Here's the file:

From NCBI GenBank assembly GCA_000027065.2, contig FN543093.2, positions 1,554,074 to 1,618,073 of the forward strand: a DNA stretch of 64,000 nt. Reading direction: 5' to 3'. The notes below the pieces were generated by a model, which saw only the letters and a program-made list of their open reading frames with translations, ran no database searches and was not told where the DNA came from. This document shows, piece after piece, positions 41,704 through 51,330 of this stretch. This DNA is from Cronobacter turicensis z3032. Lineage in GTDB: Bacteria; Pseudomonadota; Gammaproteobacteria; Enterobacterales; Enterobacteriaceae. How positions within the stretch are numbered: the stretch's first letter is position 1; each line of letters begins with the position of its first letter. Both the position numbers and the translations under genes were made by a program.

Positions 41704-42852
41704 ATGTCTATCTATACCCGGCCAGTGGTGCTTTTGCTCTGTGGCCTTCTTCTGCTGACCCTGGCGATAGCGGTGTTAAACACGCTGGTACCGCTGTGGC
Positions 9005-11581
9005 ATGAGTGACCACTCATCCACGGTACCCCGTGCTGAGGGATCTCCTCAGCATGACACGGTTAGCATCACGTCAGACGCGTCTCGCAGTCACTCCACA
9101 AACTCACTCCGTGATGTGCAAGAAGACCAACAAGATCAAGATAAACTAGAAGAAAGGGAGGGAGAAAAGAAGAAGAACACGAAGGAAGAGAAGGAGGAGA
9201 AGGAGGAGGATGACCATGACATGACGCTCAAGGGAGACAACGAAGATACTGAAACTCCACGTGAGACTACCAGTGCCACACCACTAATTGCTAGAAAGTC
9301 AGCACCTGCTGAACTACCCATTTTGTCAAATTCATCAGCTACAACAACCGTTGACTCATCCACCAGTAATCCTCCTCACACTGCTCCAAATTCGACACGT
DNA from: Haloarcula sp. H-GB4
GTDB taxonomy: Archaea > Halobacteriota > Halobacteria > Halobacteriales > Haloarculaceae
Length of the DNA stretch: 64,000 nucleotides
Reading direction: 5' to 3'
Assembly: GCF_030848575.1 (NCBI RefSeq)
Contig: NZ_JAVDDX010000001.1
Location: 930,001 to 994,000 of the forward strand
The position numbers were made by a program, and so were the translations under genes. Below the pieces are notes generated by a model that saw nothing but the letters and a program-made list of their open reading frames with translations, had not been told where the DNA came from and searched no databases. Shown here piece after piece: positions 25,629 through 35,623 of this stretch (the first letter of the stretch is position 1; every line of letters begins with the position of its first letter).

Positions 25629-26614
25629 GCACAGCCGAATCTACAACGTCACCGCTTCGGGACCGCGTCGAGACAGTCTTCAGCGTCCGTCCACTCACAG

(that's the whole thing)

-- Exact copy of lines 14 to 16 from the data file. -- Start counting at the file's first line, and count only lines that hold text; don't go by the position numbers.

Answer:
Contig: NZ_JAVDDX010000001.1
Location: 930,001 to 994,000 of the forward strand
The position numbers were made by a program, and so were the translations under genes. Below the pieces are notes generated by a model that saw nothing but the letters and a program-made list of their open reading frames with translations, had not been told where the DNA came from and searched no databases. Shown here piece after piece: positions 25,629 through 35,623 of this stretch (the first letter of the stretch is position 1; every line of letters begins with the position of its first letter).